Guitarist Tony MacAlpine, bassist Bunny Brunel and drummer Dennis Chambers deliver some terrific aggressive heavy fusion with a funky edge. Tony Macalpine provides some powerful guitar solos, and dizzying keyboard work. The great Dennis Chambers lays down incredible rhythms. Bunny Brunel plays some of the best bass solos you will ever hear. The legendary Brian Auger plays an organ solo and bridge melody on "One For Stern". Check out CAB's "Live At The Baked Potato" album. Dennis Chambers plays on Steely Dan's "Alive In America" album. Try and listen to the great Greg Howe, Tetsuo Sakurai, & Dennis Chambers' "Vital World" album, Tony MacAlpine's "Maximum Security" album, and Bunny Brunel's "Brunel's L.A. Zoo" album [All tracks @ 320 Kbps: File size = 117 Mb]


1. Night Splash - Bunny Brunel
2. CAB - Bunny Brunel
3. So There Is Love - Tony MacAlpine
4. Just Perfect - Bunny Brunel
5. One For Stern - Bunny Brunel
6. The Watcher - Tony MacAlpine
7. Atamanashi - Bunny Brunel, Kazumi Watanabe
8. Boogie Me - Bunny Brunel
9. Elastic Man - Tony MacAlpine
10. Bernard - Bunny Brunel


Tony MacAlpine - Guitar, Keyboards
Bunny Brunel - 4 String Fretless Bass, 4 String Fretted Bass, 5 String Fretless Bass, 5 String Piccolo Synth Bass, Keyboards
Brian Auger - Organ Solo and Bridge Melody on "One For Stern"
Dennis Chambers - Drums

Ian Dury & The Music Students (Ian Dury Related)

Ian Dury & The Music Students - 4000 Weeks Holiday (remastered Bonus) - 2013 - Salvo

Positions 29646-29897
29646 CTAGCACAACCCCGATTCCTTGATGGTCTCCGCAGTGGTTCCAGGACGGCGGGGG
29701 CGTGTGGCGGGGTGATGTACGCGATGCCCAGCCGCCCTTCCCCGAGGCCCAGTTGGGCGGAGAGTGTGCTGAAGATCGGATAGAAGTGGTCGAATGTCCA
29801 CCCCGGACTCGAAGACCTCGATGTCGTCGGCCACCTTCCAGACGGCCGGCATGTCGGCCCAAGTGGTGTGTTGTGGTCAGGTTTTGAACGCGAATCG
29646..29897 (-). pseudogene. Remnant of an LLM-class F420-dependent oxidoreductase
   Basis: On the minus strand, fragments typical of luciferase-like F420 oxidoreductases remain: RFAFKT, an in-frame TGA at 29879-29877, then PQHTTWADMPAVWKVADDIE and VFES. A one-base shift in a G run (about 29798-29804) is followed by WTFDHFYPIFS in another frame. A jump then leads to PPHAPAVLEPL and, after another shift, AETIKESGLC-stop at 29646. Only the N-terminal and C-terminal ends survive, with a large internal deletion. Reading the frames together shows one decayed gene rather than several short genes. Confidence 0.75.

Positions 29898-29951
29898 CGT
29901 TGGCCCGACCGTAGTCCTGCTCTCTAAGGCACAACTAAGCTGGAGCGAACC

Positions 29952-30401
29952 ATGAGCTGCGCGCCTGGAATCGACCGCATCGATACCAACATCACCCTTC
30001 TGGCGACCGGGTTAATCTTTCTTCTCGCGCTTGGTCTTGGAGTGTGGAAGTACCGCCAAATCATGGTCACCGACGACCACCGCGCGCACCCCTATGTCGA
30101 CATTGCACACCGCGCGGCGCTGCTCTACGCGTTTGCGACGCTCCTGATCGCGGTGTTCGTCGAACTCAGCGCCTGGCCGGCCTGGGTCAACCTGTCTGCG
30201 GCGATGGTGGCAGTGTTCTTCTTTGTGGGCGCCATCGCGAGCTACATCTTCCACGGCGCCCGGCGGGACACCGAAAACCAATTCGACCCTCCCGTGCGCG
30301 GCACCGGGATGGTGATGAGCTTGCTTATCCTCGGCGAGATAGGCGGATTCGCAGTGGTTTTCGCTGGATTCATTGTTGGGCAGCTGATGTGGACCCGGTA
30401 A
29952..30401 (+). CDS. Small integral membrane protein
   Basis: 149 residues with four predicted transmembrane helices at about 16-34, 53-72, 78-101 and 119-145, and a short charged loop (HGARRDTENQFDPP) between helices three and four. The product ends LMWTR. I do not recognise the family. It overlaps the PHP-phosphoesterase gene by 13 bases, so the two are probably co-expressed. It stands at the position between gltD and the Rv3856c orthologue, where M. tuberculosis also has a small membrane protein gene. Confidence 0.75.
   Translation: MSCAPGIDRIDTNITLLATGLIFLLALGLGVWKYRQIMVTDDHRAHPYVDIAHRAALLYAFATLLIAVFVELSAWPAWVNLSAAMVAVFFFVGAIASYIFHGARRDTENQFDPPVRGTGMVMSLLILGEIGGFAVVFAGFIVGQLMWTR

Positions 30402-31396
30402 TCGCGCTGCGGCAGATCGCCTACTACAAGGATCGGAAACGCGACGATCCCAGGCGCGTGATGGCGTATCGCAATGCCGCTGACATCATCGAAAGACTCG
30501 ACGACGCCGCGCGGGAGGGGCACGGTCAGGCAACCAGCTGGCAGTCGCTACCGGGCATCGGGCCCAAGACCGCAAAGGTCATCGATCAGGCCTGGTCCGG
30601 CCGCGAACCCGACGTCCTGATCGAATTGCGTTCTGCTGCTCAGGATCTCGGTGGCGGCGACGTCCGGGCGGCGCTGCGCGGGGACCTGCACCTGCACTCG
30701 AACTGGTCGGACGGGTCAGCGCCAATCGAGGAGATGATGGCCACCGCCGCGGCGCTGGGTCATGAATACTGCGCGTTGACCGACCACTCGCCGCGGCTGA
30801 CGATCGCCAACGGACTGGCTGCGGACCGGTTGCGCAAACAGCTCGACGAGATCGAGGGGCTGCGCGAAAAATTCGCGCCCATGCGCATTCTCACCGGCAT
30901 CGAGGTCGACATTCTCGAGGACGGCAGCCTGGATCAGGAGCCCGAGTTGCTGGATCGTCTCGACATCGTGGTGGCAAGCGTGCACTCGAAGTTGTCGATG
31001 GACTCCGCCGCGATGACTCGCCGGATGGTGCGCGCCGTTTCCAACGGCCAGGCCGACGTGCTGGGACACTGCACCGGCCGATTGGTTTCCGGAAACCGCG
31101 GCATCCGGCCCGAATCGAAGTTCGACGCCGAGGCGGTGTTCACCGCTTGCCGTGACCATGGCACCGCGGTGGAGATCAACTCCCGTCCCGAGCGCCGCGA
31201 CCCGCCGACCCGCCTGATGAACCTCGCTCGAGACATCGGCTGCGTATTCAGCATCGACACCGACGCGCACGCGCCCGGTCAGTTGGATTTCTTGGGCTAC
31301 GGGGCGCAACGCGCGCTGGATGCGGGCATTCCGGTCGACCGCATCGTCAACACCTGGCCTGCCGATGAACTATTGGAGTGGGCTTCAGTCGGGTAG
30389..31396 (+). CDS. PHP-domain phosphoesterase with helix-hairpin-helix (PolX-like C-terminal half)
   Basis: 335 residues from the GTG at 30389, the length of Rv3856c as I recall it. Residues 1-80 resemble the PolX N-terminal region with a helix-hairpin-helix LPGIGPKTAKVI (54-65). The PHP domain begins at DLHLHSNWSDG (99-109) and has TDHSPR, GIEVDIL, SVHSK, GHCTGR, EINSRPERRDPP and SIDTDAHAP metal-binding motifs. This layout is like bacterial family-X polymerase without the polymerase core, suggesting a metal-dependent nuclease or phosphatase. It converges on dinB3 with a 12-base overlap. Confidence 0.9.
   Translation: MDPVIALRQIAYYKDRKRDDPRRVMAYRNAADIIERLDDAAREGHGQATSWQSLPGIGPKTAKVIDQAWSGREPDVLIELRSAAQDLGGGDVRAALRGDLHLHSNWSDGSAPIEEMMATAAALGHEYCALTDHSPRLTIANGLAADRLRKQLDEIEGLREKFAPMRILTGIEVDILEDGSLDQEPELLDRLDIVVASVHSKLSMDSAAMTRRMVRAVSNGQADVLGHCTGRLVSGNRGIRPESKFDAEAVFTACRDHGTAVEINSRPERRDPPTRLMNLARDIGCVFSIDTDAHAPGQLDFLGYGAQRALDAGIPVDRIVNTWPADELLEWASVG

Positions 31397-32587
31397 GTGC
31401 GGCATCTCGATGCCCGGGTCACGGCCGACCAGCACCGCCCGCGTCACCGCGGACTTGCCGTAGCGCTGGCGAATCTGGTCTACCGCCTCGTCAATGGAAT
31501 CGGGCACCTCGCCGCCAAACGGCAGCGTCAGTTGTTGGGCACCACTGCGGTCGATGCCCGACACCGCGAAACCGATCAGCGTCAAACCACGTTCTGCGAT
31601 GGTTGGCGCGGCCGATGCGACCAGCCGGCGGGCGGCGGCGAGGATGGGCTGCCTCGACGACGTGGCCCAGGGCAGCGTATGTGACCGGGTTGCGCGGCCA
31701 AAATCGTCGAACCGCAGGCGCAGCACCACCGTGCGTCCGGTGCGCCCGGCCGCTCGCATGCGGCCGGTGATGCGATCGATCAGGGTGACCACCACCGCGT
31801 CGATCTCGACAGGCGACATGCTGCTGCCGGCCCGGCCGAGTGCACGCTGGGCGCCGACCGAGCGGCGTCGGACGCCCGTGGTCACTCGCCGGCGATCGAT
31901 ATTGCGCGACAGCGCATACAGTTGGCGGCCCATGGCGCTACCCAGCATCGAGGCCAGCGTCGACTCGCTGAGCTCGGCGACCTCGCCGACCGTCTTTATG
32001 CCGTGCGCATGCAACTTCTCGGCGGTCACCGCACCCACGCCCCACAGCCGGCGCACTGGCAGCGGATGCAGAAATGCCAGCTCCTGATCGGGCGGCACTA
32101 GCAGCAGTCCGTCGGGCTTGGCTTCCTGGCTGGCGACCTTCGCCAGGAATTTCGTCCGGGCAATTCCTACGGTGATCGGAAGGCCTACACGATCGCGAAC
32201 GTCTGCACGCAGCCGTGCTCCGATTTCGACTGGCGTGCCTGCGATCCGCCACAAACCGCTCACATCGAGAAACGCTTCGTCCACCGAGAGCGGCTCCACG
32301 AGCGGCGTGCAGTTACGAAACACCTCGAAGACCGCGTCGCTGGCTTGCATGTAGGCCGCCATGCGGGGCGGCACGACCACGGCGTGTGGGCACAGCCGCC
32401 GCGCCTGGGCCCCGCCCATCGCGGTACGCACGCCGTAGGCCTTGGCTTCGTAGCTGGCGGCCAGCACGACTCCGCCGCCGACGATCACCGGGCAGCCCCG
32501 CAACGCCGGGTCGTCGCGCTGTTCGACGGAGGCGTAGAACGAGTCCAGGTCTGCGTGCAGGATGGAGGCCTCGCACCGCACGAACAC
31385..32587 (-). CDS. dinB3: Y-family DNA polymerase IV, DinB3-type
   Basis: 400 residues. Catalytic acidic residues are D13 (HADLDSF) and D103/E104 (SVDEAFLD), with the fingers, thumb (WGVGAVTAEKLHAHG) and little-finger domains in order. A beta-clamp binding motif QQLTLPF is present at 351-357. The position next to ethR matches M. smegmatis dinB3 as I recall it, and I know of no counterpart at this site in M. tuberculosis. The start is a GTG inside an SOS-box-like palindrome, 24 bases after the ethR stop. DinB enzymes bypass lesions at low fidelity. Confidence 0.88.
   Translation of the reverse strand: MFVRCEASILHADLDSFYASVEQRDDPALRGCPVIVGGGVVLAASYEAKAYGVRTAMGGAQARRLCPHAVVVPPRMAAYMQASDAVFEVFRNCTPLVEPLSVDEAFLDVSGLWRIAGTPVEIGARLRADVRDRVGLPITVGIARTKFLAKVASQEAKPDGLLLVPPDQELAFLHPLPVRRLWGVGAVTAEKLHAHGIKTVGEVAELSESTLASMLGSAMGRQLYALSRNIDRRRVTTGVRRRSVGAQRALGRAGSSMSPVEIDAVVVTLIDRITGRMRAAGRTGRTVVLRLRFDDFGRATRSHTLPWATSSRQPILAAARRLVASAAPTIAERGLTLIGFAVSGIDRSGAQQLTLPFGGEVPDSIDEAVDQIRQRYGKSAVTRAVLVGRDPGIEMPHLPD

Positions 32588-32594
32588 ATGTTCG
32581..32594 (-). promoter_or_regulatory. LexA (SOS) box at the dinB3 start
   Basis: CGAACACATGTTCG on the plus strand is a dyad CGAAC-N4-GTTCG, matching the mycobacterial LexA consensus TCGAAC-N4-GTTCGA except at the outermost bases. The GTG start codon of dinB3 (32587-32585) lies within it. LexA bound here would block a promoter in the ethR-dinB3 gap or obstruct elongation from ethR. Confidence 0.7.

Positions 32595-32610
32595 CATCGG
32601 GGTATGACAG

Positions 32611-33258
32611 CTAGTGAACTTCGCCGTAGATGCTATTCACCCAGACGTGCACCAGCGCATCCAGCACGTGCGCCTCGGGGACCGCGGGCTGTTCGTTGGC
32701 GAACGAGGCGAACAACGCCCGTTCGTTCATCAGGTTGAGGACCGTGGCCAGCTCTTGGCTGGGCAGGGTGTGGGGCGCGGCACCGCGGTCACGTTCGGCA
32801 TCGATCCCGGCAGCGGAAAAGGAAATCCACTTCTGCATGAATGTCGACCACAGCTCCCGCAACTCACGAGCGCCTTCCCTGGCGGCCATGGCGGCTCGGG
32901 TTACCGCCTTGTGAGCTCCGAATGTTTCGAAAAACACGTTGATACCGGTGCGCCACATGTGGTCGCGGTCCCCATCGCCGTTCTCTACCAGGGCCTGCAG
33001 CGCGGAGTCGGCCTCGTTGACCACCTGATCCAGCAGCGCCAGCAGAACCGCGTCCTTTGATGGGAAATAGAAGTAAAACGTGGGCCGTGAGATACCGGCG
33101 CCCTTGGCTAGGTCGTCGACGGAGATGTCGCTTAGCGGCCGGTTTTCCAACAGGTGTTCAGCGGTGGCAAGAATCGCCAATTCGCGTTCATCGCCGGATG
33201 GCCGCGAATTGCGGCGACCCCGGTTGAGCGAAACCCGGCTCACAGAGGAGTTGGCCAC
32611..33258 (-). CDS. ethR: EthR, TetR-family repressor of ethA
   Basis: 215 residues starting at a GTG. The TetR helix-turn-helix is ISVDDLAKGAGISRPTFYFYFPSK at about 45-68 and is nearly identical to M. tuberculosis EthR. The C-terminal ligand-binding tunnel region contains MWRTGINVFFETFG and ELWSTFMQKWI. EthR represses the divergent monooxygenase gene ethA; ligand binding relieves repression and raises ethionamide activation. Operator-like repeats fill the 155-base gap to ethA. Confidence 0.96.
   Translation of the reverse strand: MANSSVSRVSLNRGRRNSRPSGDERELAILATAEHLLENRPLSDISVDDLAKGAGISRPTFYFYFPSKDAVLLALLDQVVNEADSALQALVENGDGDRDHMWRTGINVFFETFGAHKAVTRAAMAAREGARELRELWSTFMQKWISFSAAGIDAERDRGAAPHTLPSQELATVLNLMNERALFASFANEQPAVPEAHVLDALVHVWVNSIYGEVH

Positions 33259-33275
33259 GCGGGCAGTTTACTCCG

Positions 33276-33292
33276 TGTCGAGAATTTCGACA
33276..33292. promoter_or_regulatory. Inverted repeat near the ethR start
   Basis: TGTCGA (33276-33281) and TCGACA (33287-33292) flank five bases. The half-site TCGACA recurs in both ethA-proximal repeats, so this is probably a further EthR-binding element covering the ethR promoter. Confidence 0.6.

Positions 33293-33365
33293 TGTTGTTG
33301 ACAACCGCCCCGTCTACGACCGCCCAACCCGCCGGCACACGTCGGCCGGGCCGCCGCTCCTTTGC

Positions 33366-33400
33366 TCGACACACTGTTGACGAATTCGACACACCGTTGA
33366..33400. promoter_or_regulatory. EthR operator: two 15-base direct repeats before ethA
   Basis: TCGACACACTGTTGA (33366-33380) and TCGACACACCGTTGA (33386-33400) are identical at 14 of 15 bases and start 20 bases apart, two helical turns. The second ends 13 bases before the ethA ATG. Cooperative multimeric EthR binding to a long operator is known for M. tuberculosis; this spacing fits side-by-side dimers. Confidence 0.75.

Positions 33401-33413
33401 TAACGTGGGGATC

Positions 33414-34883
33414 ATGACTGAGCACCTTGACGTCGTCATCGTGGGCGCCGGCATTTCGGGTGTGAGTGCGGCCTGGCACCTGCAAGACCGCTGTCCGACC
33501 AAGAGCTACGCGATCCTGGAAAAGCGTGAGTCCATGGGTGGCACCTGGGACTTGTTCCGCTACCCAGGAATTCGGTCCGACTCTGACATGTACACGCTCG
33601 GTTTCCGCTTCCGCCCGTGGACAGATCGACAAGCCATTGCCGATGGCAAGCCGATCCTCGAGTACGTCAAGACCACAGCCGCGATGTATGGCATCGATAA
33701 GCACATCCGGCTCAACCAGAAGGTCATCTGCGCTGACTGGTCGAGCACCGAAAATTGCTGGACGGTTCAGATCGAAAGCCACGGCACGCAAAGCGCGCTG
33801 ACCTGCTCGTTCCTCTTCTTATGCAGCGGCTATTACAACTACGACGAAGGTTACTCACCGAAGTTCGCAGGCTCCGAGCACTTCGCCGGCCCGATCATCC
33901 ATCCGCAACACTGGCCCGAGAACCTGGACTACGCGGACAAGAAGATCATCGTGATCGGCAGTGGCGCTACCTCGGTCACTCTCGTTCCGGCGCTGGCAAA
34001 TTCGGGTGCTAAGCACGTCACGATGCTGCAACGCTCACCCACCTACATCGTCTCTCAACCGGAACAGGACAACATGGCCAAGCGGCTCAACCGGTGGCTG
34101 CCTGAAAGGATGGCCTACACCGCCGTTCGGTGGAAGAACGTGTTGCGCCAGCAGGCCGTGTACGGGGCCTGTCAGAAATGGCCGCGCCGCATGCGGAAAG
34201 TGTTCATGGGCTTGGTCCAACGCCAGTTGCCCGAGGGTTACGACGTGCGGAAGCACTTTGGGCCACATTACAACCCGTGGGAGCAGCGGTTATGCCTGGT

Originally, “4,000 Weeks' Holiday” was a 1984 album released by Ian Dury & The Music Students on Polydor Records. Its title is a reference to the length of an average human lifespan (4000 weeks). In 1984 Ian Dury was an official face for the Campaign for Nuclear Disarmament in Britain and went so far as to shave a peace symbol into his hair, this can be seen on the cover to the album (and the "Ban the Bomb" Single). The album's song credits and lyrics are hand written. Accompanying each song's information are strange catchphrases such as "when flies fly, flies fly behind flies", "a gaudy morning bodes a wet afternoon" and most bizarre of all "my, how we apples swim quoth the dogshit" 4,000 Weeks Holiday was not reissued on CD in the UK until 2013, but was released in that format in Japan in 2007. If accounts by Dury himself and Music Student member Merlin Rhys-Jones (who would continue to work with Dury and co-write songs with him until his death) from Sex and Drugs and Rock and Roll: The Life of Ian Dury are correct, it would appear that it was Polydor records who suggested and insisted on Dury working with young musicians. Contradictorily, Ian Dury & The Blockheads: Song By Song purports that Polydor had wanted The Blockheads to play on the album, with the group rejecting the idea after learning they wouldn't be paid due to Dury spending most of his advance on his previous solo effort Lord Upminster. Song By Song's account is corroborated by Norman-Watt Roy (bassist for the Blockheads). Both versions are questionable. (source?) Chaz Jankel, Dury's primary songwriting partner, was busy with his solo career in America and with no Blockheads present, Dury turned to his old songwriting partner from his pub rock days Russell Hardy (and another Rod Melvin it would seem), and worked with a young American songwriter/multi-instrumentalist Michael McEvoy, who had been introduced to him by Blockheads and Kilburn and the High Roads member Davey Payne after McEvoy had played on the saxophonist's solo album for Stiff Records. Adam Kidron, who had produced Payne's album, had hired McEvoy as on a number of projects (including Orange Juice's debut album and Scritti Politti's Songs to Remember) which he produced before 4000 Weeks Holiday. Rehearsals for the album began in 1982 in Hammersmith, London, not very far from Dury's current flat in luxurious Thames-side apartments, and was recorded the following year in Basing Street Studios, Notting Hill and later The Townhouse. Though Jankel did not write any of the songs, he did play lead guitar as a guest. Ed Speight and Geoff Castle, who had played on Dury's seminal New Boots and Panties!! LP in 1977, guested on guitar and Moog synthesizer. The sessions also featured an extra special guest, celebrated reggae/ska trombone player Rico Rodriguez MBE (known to UK youth from The Specials), but most of the recordings were performed by the 'Music Students', i.e. McEvoy, Rhys-Jones, drummer Tag Lamche and saxophonist Jamie Talbot. Critically the album is often considered the weakest of Dury's output, Ian Dury apparently never even played it once. Dury was forced by Polydor to remove one of the album's stronger (and controversial) songs "Fuck off Noddy" (and another about Billy Butlin) because of high profile paedophile and child pornography cases at the time (there was also rumours of a proposed lawsuit by the estate of Enid Blyton). The song puts down children's television and contained such lines as: “Winnie The Pooh is having a wank. And what are you up too? Said Thomas the Tank” and “Fuck off Noddy you stupid prat. Fuck off Noddy in your rotten hat.” Dury was determined not to cut the song (an illegal MP3 can be found on some download services) and arguments about it delayed the record's release for over half a year. The single "Really Glad You Came / (You're My) Inspiration" was released during that time, the songs were two different lyrics put to an almost identical tune (by McEvoy) and the single was a total failure (though these are the two tracks most often used on Greatest Hits compilations) and its follow up single "Ban The Bomb / Very Personal" was actually mocked by critics, the first time this had happened to Ian Dury in his career thus far. Despite heavy promotion and touring by Ian Dury & The Music Students, including a week's residency in Tel Aviv, Israel and an appearance on influential music show The Tube the album's sales were poor, though the album reached number 54 in the UK Album Charts. The album also contains a noteworthy track: "Peter the Painter" was written (with McEvoy) on request from British Pop artist Peter Blake, Blake had been Dury's teacher at London's Royal College of Art and the two remained good friends until Dury's death in 2000. Blake was having his own exhibition at The Tate Gallery, London and asked Dury to compose a theme tune for it. "Peter the Painter" was that theme tune. – Wiki.